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Section 21 to Be Scrapped

Posted by Richard Ward in

Image courtesy of Flickr, Creative Commons

Announced in yesterday's Queen Speech, the government is planning to introduce a Renters' Reform Bill that will lead to the removal of section 21 of the Housing Act 1988.

The Bill is being introduced to "deliver a fairer and more effective rental market", which includes abolishing the use of no fault evictions.

The RLA has warned ministers they must take action to ensure landlords have confidence in the repossession system post Section 21 or face a mass sell-off by landlords.

The other main elements of the Bill include:
Giving landlords more rights to gain possession of their property through the courts where there is a legitimate need for them to do so by reforming current legislation. In addition to this the government will also work to improve the court process for landlords to make it quicker and easier for them to get their property back sooner.

Introducing a new lifetime deposit so that tenants don't need to save for a new deposit every time they move house.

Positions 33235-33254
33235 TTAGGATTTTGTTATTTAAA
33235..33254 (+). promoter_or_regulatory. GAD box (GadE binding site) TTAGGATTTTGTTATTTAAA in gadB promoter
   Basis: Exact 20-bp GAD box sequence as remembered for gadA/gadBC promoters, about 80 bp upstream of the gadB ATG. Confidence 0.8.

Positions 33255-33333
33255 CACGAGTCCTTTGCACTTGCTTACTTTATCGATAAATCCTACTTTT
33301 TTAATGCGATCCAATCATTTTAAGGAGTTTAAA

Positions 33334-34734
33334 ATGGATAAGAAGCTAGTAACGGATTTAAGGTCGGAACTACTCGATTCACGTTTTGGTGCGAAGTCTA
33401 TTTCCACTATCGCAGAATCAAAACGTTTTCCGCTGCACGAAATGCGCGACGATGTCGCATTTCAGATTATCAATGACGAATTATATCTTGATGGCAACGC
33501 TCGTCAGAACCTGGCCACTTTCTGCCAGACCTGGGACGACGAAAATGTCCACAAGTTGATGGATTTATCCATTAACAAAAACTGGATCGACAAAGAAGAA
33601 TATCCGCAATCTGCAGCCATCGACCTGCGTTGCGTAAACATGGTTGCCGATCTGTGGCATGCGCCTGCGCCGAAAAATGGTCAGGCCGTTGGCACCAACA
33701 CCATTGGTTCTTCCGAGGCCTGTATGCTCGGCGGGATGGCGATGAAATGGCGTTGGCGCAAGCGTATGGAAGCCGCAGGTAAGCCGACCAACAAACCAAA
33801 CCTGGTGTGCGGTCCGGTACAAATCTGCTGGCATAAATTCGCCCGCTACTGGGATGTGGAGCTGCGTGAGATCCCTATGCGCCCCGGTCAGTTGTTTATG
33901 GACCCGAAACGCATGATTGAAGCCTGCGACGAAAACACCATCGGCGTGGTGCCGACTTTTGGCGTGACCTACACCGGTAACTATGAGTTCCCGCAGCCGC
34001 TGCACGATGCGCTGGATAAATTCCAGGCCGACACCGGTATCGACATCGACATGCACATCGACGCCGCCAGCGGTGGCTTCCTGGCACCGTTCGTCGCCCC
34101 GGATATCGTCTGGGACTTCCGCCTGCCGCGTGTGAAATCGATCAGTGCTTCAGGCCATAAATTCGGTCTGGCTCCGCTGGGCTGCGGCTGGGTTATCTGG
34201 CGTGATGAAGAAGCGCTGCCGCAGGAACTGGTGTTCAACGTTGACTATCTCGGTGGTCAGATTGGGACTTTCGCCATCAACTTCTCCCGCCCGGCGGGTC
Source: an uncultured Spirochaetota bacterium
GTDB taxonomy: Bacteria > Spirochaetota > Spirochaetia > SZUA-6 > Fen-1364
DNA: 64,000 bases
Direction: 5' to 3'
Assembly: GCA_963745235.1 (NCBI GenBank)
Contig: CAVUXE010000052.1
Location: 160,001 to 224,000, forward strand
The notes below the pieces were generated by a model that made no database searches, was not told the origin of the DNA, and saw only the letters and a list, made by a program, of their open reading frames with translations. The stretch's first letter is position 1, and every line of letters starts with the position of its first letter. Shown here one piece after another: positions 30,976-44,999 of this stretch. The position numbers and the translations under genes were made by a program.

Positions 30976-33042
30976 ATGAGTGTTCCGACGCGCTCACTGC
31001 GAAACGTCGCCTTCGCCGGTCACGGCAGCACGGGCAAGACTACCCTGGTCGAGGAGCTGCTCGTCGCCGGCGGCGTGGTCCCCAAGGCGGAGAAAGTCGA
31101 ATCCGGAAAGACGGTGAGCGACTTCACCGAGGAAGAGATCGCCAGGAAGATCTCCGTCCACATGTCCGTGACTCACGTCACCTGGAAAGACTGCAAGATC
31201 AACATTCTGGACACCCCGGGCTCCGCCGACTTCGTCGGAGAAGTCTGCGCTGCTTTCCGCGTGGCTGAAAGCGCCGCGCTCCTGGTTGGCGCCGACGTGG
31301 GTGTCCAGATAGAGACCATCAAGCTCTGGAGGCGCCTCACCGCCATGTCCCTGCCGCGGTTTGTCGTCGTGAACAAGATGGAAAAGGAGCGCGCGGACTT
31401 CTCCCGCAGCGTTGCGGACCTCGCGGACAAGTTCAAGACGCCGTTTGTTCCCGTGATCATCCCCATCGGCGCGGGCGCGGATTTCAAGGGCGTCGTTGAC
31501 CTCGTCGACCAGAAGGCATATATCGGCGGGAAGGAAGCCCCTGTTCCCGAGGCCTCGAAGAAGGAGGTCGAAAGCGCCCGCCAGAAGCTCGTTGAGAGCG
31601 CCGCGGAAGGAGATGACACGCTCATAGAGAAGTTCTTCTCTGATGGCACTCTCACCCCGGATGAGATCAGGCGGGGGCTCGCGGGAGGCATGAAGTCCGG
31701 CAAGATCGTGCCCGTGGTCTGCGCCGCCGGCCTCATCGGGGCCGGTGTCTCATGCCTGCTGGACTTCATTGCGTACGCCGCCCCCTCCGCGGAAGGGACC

Continuing to develop and implement measures to wider access to and expand the scope of the database of rogue landlords and property agents giving greater powers to drive improvements in standards, and empowering tenants to make an informed choice about who they rent from.

The RLA also stressed that the government must develop a dedicated housing court to ensure that there is easily accessible and swift justice available where there are conflicts between landlords and tenants.

Commenting on the announcement, David Smith, RLA policy director said: "We accept the need to protect tenants from abuse, but it is crucial that plans to reform the way repossessions can take place are got right if the government is to avoid a rental housing crisis."

"Unless the new system is fair to good landlords as well as tenants, those same landlords who we need to support simply will not have the confidence to provide the rented homes that are needed to meet the demand."